May 29, 2018
Maintaining Health in Your Senior Pet
While it might feel like those playful kitten and puppy years will last forever, most cats and dogs are considered seniors by the time they are six and seven years old. The senior years are when health problems can start. By being aware of what they are and how to maintain health in your senior pet, you can keep your senior pet feeling, looking, and acting young and spry for years to come.
Preventative Healthcare for Senior Pets
When it comes to pet health care, being proactive is one of the best things you can do.
Proactive health care includes:
- Regular vet visits – Don’t miss those annual wellness checks; your vet is trained to catch early signs of health problems and to make recommendations regarding the best diet and dietary supplements for your pet’s breed, condition, and age.
- Monitoring your pet’s hygiene – As your pet ages, you will not only want to help with regular hygiene, which includes bathing and brushing, teeth brushing, ear cleanings, gum inspections, eye inspection, parasite checks, and the like, but you will also want to inspect your pet for signs of trouble, for lumps, for dry skin, for missing teeth, etc.
- Daily exercise – A plethora of health problems set in when animals become sedentary. As a pet naturally ages and as his health naturally declines, exercise can become more of a challenge. By never ceasing a fitness regimen, it can be easier to maintain physical health in an aging or senior pet.
- Adopt a healthy diet – Internal problems with your pet’s organs and systems can start as a result of poor diet. If your pet is consuming foods with a lot of foreign ingredients, make the switch to a natural pet food with ingredients scientifically proven to support bone and joint health, for building lean muscles, for being rich in healthy fats, and for promoting liver, digestive, and other systematic health.
When you do see your vet, inquire about supplementing your pet’s diet with supplements or with fatty acids, glucosamine and chondroitin, etc., which can help support your pet’s mobility. You can also ask if your vet recommends changing your pet’s food to something that is specially formulated for aging pets.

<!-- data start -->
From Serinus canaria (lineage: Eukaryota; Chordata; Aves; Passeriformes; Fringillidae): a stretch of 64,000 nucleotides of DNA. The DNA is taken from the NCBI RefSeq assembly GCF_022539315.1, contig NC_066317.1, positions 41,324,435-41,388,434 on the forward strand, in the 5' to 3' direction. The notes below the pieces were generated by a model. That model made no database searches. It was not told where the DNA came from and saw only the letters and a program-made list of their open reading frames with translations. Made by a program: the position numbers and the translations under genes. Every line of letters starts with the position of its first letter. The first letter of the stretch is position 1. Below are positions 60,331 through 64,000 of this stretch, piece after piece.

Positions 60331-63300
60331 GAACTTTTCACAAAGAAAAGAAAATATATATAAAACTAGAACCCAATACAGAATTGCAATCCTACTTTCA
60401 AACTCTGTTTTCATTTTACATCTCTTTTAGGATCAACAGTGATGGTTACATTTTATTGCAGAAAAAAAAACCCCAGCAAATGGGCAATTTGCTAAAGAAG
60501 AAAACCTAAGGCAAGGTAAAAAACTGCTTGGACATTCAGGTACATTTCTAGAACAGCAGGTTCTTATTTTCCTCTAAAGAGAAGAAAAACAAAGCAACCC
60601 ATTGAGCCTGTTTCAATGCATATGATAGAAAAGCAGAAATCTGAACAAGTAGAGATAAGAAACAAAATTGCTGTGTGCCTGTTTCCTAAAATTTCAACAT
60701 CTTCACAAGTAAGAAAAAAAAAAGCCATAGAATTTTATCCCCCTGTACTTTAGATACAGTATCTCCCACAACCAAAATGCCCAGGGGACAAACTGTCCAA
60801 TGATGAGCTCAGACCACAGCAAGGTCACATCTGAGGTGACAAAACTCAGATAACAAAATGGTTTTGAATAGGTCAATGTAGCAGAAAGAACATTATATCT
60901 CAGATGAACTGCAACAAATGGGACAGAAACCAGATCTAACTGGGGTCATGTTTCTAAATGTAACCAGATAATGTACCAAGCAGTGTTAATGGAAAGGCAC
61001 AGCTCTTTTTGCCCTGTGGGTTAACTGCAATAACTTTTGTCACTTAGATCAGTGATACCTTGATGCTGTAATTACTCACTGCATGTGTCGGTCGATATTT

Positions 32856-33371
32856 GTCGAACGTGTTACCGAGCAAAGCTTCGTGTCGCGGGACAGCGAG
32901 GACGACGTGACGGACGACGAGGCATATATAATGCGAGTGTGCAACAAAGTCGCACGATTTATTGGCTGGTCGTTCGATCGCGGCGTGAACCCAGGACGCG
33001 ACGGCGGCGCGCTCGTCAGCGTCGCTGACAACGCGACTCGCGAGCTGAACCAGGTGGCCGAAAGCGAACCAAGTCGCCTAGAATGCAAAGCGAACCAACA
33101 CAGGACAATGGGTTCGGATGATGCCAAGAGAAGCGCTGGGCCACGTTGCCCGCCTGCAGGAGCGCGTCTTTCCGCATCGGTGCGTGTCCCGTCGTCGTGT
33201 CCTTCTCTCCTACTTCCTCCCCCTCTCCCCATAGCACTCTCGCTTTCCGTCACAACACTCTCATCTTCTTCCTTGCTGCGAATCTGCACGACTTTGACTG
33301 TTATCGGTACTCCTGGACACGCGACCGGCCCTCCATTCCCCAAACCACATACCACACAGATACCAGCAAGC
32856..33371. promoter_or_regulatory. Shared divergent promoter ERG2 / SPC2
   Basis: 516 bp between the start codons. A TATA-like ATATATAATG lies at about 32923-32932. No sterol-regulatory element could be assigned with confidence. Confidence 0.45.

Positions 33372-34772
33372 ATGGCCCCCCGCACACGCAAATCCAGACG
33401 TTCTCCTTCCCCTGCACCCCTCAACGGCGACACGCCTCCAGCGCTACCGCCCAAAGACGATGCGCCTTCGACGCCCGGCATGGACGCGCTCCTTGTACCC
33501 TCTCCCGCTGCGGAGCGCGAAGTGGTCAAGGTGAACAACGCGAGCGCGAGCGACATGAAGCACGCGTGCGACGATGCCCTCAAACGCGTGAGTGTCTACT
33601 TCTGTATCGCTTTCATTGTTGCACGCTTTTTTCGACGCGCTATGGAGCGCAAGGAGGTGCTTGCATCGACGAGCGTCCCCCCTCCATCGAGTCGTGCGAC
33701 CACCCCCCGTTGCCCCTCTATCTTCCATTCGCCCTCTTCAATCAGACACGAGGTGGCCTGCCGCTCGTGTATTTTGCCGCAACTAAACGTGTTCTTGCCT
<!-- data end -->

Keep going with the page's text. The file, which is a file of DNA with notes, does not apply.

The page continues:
Things to Monitor in Aging Pets
As your pet ages, she will naturally slow down a little; however, there are many signs of issues beyond advanced age. As the years tick by, monitor your pet for the following changes or conditions.
- Dramatic weight changes – Senior pets can gain or lose too much weight; dramatic changes in either direction are indicative of a problem. Such problems could be dietary, exercise related, or symptomatic of an illness.
- Mental health issues – Like people, pets can get senile as they age. This is particularly true of pets that are under-stimulated. Signs include wandering, repetitive behavior, signs of anxiety, confusion, disorientation, irritability, aggression, bathroom accidents, and antisocial tendencies to name a few.
- Changes in habits and behaviors – Kidney, urinary tract, and heart disease are evident by changes in your pet’s behaviors. Such changes include increased or decreased urination, coughing, trouble breathing, poor or increased appetite, poor or increased thirst, poor hair / coat, vomiting, and weakness.
Should any of these signs present, you should document them. Write down what the activity is (and record it on your smartphone if possible), when it occurs, how long the behavior lasts, and how frequently it occurs. Then, schedule an appointment with your veterinarian. The sooner you have a plan of action, the better your pet’s outcomes will be.
Caring for Your Senior Pet
In addition to making provisions for monitoring your pet’s health as he ages, you also want to make sure that you are being emotionally supportive of your pet. Just because your pet isn’t as active as he used to be, make sure you still spend time with him, play with him, throw a ball with him, and show him love and affection. This will help your pet feel motivated and happy, and it will help you maintain your pet’s health and wellbeing as he ages.
Cats and dogs deserve to live long, healthy lives. By learning how to proactively feed and care for senior pets, you can ensure you pet is around and is healthy for many years to come. That is why Wellness Pet Food has created several different all-natural cat and dog food formulas for pets of varying ages.